Perlman’s many appearances on film include the sound track to Schindler’s List, PBS documentaries Fiddling for the Future, about Mr. Perlman’s work as a teacher and Perlman in Shanghai a memorable visit of the Perlman Music Program to China, which was broadcast throughout China and featured one thousand American and Chinese students. An eloquent speaker, his appearances on a variety of popular television programs have had a profound influence. His brilliant playing, luminous sound and zeal for the arts throughout his distinguished career have been an inspiration to all.
Niccolò Paganini: Moto perpetuo, Op. 11, MS 72 (arr. F. Kreisler) (Itzhak Perlman, violin; Samuel Sanders, piano)
Perlman’s lifelong friend Pinchas Zukerman has been a phenomenon in the world of music on both the violin and viola, as a conductor, chamber musician and educator. His remarkably effortless technique, sumptuous sound and unwavering artistic standards continue to amaze. In 1961 when Stern heard Zukerman perform, Stern was so impressed that he decided to guide the course of the young violinist’s education, even becoming his legal guardian.
Zukerman has excelled as the music director of the Saint Paul Chamber Orchestra, the National Arts Center Orchestra of Ottawa, Canada and London’s Royal Philharmonic Orchestra as Principal Guest Conductor. And yet he still has time to dazzle with his recital, concerto and chamber music performances.
Pinchas Zukerman Performs Wieniawski’s Polonaise in D Major
A devoted and innovative pedagogue, Mr. Zukerman chairs the Pinchas Zukerman Performance Program at the Manhattan School of Music, where he has initiated the use of distance-learning technology. His programs have been popular in London, New York, China, Israel and in Ottawa where he established the NAC Institute for Orchestra Studies and the Summer Music Institute for Young Artists, Conductors and Composers. Through free online master classes and webcasts, he communicates his passion to modern day audiences. Listening to Zukerman and Perlman play together is quite a treat!
Perlman and Zukerman Perform Handel-Halvorsen Passacaglia
A protégée of Herbert von Karajan, Anne-Sophie Mutter was invited to play with the Berlin Philharmonic when she was 13 years old, and she hasn’t taken a breath since. Her profound artistry, virtuoso technique and opulent sound mesmerize whether she plays the great standards such as Beethoven or contemporary violin works, which she champions. Among her many world premiere performances of concertos written for her is Witold Lutosławski’s Chain II. She has won three Grammy Awards for “Best Instrumental Soloist Performance with Orchestra” for her recordings of Berg’s Violin Concerto, Rihm’s Gesungene Zeit, Penderecki’s Metamorphosen, Previn’s Violin Concerto and Bernstein’s Serenade. Her recording of the Beethoven Violin Sonatas with her regular duo partner Lambert Orkis also won a Grammy. Mutter’s discography and her performing schedule are astonishing.
Leonard Bernstein: Serenade (London Symphony Orchestra; André Previn, cond.)
Committed to mentoring outstanding young string players, Mutter became the International Chair in Violin Studies at the Royal Academy of Music in London in 1986 and later she formed The Anne-Sophie Mutter Foundation to support the development of gifted musicians.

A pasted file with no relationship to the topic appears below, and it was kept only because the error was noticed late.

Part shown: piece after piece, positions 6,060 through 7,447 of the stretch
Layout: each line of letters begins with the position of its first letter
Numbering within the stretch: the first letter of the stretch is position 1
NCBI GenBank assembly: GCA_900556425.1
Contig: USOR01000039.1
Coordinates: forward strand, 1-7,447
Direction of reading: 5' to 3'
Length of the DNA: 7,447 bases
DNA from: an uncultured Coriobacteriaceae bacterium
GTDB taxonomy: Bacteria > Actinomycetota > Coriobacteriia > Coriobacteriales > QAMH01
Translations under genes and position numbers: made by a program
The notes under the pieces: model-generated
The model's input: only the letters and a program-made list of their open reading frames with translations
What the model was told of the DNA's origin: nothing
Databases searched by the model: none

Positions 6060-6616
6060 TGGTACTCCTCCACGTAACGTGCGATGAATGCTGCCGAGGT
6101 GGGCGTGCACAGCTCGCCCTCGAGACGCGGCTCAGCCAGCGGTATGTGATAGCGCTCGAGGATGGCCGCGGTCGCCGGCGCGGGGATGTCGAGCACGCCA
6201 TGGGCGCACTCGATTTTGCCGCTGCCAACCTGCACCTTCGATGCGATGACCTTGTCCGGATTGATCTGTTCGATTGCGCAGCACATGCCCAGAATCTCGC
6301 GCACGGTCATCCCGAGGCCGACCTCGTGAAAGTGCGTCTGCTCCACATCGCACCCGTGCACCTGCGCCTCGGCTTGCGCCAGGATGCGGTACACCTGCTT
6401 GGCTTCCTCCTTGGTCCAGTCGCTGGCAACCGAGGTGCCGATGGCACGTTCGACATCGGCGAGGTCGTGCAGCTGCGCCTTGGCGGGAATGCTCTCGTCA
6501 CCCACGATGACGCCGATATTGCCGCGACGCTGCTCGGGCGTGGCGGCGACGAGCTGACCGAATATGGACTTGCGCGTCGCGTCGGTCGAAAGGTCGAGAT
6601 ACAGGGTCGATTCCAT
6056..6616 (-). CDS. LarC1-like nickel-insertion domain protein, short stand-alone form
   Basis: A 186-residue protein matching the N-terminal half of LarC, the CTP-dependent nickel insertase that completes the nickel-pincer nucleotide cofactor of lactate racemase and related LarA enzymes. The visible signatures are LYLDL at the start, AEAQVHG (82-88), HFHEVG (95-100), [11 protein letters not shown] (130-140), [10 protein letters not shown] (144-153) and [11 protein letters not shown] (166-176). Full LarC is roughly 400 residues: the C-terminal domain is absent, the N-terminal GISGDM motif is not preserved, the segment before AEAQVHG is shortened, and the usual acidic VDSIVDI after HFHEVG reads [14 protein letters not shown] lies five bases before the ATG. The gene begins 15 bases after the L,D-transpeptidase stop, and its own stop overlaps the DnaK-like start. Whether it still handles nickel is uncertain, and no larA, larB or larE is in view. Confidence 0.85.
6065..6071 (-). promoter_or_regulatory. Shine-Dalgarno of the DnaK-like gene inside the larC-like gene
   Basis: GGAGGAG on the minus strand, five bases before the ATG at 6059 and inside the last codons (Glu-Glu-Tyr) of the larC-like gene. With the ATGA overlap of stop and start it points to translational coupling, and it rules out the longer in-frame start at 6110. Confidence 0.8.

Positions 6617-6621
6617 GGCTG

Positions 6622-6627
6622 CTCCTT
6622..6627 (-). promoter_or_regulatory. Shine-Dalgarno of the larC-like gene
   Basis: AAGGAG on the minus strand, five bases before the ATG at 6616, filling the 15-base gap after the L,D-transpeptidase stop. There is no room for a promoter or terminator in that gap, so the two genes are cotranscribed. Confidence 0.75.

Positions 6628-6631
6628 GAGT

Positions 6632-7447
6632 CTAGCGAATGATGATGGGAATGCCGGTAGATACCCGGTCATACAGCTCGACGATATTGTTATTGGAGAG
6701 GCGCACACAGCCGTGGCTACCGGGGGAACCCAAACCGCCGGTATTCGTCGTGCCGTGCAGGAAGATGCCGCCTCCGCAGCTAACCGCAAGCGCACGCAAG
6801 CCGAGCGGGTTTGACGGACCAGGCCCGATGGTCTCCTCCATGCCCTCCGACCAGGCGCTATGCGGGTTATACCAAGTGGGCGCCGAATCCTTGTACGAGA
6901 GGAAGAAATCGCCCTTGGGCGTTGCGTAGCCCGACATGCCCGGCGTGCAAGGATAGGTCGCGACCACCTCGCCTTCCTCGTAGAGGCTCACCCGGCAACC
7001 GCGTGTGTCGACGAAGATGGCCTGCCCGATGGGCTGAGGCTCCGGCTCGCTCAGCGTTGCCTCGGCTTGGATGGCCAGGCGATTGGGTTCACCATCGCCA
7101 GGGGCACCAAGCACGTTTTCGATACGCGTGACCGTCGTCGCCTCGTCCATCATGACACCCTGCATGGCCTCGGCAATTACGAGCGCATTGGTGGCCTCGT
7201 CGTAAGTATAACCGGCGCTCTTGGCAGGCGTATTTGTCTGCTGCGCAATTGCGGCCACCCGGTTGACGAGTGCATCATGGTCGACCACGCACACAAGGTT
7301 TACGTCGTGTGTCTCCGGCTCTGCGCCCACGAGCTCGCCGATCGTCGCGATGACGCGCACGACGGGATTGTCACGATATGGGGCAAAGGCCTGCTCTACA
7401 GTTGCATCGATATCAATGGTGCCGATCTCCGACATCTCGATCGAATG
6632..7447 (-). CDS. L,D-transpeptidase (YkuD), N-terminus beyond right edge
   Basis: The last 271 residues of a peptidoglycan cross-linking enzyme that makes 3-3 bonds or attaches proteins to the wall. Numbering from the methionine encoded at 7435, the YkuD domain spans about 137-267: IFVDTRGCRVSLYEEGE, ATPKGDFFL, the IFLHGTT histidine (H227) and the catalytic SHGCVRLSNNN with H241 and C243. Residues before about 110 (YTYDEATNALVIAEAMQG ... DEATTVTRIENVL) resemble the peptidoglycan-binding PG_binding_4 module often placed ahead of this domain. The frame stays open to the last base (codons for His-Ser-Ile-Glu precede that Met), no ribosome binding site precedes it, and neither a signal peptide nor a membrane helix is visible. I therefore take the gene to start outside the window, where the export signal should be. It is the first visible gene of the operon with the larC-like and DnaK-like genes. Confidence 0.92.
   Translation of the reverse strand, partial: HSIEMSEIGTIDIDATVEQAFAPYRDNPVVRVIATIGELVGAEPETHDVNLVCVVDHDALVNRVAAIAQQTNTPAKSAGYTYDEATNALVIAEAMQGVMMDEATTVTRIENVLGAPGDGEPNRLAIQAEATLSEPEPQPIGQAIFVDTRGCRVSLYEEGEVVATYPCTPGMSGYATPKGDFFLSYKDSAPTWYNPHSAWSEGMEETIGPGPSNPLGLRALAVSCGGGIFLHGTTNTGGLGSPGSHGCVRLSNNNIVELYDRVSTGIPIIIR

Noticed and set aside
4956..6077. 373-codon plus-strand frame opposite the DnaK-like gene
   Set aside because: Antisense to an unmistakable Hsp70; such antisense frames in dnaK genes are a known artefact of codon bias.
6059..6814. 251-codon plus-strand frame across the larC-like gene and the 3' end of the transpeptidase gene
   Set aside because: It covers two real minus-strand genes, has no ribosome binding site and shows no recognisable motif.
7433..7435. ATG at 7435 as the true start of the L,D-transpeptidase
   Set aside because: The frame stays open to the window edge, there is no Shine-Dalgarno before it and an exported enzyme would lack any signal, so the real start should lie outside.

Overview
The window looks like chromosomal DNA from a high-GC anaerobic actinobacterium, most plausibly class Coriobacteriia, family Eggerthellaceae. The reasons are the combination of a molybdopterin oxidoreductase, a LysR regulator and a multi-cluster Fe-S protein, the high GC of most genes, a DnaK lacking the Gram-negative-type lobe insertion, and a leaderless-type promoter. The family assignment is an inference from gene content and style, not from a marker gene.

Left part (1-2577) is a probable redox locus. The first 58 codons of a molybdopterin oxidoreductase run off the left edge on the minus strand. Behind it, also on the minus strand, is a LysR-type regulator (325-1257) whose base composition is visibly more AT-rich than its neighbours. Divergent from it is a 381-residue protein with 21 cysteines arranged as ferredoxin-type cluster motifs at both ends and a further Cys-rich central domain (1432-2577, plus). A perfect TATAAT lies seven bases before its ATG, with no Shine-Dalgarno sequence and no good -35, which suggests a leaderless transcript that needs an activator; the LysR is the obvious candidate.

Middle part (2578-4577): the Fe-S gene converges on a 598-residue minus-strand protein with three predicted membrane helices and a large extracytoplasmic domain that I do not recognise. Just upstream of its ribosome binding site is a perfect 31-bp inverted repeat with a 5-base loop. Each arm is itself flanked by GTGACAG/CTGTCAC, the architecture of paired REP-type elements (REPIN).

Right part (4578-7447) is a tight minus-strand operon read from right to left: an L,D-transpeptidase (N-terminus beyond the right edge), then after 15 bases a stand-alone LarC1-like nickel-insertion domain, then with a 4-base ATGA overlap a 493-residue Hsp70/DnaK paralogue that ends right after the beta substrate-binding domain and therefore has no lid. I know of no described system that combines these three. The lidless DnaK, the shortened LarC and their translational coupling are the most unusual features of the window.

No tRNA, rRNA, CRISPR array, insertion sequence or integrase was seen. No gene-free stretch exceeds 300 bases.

Mutter has presented benefit concerts for humanitarian relief for the SOS Children’s Villages in Syria and for the Leipzig Refugee Council “Integration through Education” projects. She strongly supports the assimilation of beleaguered refugees. Mutter not only is an outstanding performer, she is a patron of the arts with a social conscience. The numerous prestigious awards, which she has received, attest to her altruism.
Karajan famously said in 1976, when Gidon Kremer was finally able to leave the Soviet Union, that he was the greatest violinist in the world. Born in 1947 in Riga Latvia, he came from a family of distinguished string players studying with his grandfather, his father, and then David Oistrakh.
One can consider Kremer a renaissance man. He has mastered and performed virtually all of the standard violin literature. He has been an advocate of twentieth century composers—such as Prokofiev, Shostakovich, Bartók, Piazzolla, Enescu and Berg, and composers of our time, Philip Glass, Arvo Pärt, John Adams, and Alfred Schnittke. Several works have been dedicated to him including Sofia Gubaidulina’s Offertorium and Luigi Nono’s La lontananza nostalgica utopica future.
Kremer formed and conducts the outstanding chamber orchestra Kremerata Baltica. His focus on innovative programming is reflected in 20 recordings with them—albums featuring Pärt and Piazzolla and recently Glenn Gould, in which several contemporary composers based their arrangements on eleven pieces Gould recorded as inspiration for The Art of Instrumentation: Homage to Glenn Gould.
Kremer is daringly virtuosic, and often unconventional, nonetheless he eschews spectacle, exhibitionism and artistic compromises, even withdrawing from performances where, “’stars’ count more than creativity, ratings more than genuine talent.” Kremer, a gifted author, has written several books about his artistic philosophies.
Gidon Kremer Performs Bach’s Chaconne
Last but not least, Ida Haendel, legendary ‘genius of the violin” gave concerts well into her 80’s, although befitting a woman with big hair, elegant gowns and flashy jewelry, her birthdate is a matter of conjecture—perhaps 1923, or 1928. A mind-boggling prodigy at age 3 winning the Warsaw gold medal age 7, the Polish artist became an Internationally renowned soloist. She studied with George Enescu and Carl Flesch and is known for her glowing sound, shimmering vibrato, compelling emotion, unprecedented ease, and interpretive depth.
Pablo de Sarasate: Zigeunerweisen, Op. 20 – I. Moderato (Ida Haendel, violin; Alfred Holeček, piano)
Haendel is attributed with many “firsts”—in 1948 she performed the first of 60 performances at the Proms in London’s Royal Albert Hall. She became an exclusive Decca recording artist in 1940, one of the first classical artists in the company’s history; she was the first Western soloist invited to China following the Cultural revolution, the first soloist to play with the Israel Philharmonic in 1946; she won first prize in the Henryk Wieniawski International Violin Competition in 1935, and in an unprecedented feature in 2001, the BBC broadcast an entire week of live archival performances of Ida Haendel. Her discography is remarkable and compares with the greatest violinists of today and lucky for us, several documentary films have been made of her life.
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Ida in her 80s playing several works informally